Retirement savings as life insurance?

Archived From: Finance
  • Page :
  • 1
  • Text Only
Voting History
rated:
Tried to search and came up empty.  Google just seems to pull whole life insurance discussions. Hoping to reap the benefits of the brain trust in this form.

I was wondering if I'm off base for thinking to use my retirement accts as a replacement for life insurance.  Did some cursory searching for rates and it seems to be an awful lot of $ just in case if my current stash can do the trick.

45 yr old single male/smoker
Child is 13 and splits time at mom's who is remarried and OK financially.
About $315k in various retirement accts (200k 401k, 100k in a Roth 401k, and 15k Roth IRA) and have about $200,000 life insurance thru employer of 8 yrs for a few bucks a month (I realize employment can change any time so maybe best not to count this). Only went 2.5 months without a job in last 20 years with 2 employers.
Have about 14k in a 529 plan for college and has unknown amount saved by mother's family.
Owe 158k on a $220k house
No other recurring debts

Am I wrong to think that these accts should be sufficient to qualify as life insurance.  Maybe I couldn't find a lot of info because I'm crazy to think this so no such info exists. I just don't want to put money where it doesn't need to be spent. I don't even know if this money would be available until the age of 18, but I'm confident in the employment of her mom and her husband until then.  Then this should be plenty to cover college which actually would mean her mom wouldn't have to save for it anymore, making it even easier for them.

What are the flaws in this thinking?  Thank you in advance for any input!
 

Member Summary
Staff Summary
  • Also categorized in:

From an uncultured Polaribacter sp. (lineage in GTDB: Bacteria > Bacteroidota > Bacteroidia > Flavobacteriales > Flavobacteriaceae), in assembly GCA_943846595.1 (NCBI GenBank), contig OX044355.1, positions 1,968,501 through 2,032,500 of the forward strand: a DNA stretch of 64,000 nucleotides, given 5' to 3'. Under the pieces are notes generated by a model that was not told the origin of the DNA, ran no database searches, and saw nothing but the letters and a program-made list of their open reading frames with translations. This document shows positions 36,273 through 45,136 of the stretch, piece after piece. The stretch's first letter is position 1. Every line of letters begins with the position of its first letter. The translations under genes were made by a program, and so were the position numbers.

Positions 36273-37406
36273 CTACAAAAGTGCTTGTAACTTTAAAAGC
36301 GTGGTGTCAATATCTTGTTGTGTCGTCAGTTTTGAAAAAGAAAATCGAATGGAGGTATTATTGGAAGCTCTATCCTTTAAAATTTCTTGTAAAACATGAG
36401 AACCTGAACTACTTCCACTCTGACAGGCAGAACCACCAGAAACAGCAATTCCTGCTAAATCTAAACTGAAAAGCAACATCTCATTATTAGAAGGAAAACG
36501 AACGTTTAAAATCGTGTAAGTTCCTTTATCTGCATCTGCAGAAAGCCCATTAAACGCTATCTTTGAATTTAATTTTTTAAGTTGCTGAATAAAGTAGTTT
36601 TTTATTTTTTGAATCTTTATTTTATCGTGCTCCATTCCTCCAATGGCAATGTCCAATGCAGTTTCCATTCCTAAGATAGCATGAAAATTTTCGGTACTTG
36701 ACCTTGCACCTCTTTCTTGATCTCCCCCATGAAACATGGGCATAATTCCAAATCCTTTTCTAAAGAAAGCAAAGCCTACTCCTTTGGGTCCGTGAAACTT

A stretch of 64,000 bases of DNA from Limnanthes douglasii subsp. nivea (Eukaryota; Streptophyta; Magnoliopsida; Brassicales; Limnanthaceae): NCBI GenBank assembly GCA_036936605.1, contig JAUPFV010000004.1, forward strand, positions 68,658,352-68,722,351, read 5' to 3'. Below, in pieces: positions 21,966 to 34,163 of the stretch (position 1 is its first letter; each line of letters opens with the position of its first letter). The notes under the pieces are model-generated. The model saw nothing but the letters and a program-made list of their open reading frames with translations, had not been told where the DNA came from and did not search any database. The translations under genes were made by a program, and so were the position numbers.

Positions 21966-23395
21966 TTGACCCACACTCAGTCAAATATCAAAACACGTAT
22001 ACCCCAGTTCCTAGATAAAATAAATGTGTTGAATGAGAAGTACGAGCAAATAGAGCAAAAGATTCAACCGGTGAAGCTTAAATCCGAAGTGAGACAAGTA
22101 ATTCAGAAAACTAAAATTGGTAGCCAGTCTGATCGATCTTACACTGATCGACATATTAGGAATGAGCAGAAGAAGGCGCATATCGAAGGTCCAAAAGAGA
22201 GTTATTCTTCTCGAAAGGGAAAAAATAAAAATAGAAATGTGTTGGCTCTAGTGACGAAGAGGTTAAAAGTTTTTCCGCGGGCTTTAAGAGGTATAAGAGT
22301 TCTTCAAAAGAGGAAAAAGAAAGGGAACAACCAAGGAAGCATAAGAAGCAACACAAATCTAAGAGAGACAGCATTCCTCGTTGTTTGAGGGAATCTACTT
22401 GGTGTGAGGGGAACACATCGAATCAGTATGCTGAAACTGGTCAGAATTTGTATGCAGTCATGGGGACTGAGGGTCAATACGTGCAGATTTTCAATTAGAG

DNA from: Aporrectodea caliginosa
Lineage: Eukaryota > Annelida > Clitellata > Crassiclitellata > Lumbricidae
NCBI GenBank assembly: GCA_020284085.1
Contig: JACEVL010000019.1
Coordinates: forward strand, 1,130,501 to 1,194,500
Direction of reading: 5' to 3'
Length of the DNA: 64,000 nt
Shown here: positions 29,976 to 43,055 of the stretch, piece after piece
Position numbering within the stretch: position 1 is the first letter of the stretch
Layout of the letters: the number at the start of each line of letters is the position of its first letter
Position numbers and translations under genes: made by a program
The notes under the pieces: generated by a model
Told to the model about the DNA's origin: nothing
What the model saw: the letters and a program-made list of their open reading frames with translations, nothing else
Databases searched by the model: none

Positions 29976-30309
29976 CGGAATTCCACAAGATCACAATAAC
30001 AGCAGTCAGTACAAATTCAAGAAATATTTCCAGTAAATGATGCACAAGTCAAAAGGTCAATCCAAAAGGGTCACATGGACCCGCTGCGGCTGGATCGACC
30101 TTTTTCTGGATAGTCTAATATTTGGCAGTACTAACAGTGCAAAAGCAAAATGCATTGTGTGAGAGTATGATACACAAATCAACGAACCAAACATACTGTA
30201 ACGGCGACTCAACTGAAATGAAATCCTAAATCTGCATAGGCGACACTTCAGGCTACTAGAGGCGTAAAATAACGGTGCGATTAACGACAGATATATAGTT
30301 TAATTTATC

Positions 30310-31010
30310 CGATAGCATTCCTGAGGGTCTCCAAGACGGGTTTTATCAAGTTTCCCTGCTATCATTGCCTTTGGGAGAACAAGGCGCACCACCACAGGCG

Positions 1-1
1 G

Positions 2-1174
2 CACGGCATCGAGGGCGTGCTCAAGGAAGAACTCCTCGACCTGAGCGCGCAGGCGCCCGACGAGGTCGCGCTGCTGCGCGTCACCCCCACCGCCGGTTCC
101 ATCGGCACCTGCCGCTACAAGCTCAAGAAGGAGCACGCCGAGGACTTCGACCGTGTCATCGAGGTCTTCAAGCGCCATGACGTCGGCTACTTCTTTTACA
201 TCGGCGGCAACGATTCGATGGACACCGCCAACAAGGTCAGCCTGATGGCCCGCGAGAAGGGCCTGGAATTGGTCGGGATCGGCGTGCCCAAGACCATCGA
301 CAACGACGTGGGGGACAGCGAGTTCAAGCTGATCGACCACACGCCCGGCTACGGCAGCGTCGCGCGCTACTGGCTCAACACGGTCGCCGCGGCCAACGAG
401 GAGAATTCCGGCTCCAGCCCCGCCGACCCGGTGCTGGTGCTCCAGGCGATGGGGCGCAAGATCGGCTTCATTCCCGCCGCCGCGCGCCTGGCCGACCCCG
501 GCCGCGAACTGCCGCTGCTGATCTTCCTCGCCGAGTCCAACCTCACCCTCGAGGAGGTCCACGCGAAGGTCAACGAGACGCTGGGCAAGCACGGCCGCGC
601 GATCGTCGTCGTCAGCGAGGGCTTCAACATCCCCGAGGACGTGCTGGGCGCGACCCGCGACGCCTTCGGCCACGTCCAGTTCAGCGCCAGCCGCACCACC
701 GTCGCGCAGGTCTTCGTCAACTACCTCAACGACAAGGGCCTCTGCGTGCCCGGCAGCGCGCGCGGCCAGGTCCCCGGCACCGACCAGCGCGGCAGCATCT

Thanks for visiting FatWallet.com. Join for free to remove this ad.

Why do you care how easy your ex-wife's new husband has it? Pay the minimum child support amounts required of you via court-ordered wage garnishment and not a penny more. Only pay for college if a family court judge orders you to pay for it.

If you want to leave all your assets to your kid should you meet an untimely demise, work that out with a trusts/estates/eldercare attorney in your state.

If you want to have a term life policy naming your kid as sole beneficiary, that would be nice, but the payout money should probably be put into a trust until the kid at least finishes high school and maybe college. More importantly, the executor of the trust should be someone in your family, not your ex-wife or anyone in her family.

In fact, leaving your current assets to your kid should be done via trust just as with any life insurance payout, so you really should talk to an estate lawyer about a trust, since your kid won't be legal age for another five years.

If you want to gift money to your kid while you're alive, that would be very generous of you. And probably not too smart, at least not until she actually needs it. Right now, she doesn't need it, because her mother is responsible for her.  LET EX-WIFE AND NEW HUBBY PAY FOR EVERYTHING FOR AS LONG AS POSSIBLE.

Oh and try to quit smoking. It's an expensive habit.

It isnt life insurance. You just might not need additional life insurance. If you were to die today are those assets enough to pay for things you want paid for? If it is then you dont need additional insurance.

One thing I notice, stradovinski, is that all the money you mention is tied up somehow.

You need enough for a burial.
You might want enough to pay off the home loan. Who inherits the home when you die?
The 529 is light. I've got 2 kids now in college, and 14k will not pay for a year, in state, at a state university here.

When you die, I assume the retirement goes towards the kid. I assume (check me on this) that when that happens, even if child's a minor, child will start collecting required minimum distributions on it. Those can be put in the 529, if the custodian chooses to do so.

I guess I would suggest a minimal life insurance policy until you have enough cash on hand to handle what you want handled when you die. But yes, if you have sufficient moneys invested outside retirement to take care of what needs to be handled, you don't need life insurance.

All of your liquid assets are fair game to replace life insurance. I'd discount the retirement plan funds by whatever taxes and penalties your survivor would pay to liquidate them. I have no idea if what you have, properly discounted, is enough or not though. I'm assuming your obligations for child support stop upon your death. Maybe leave your estate to your child?

Thank you for the replies!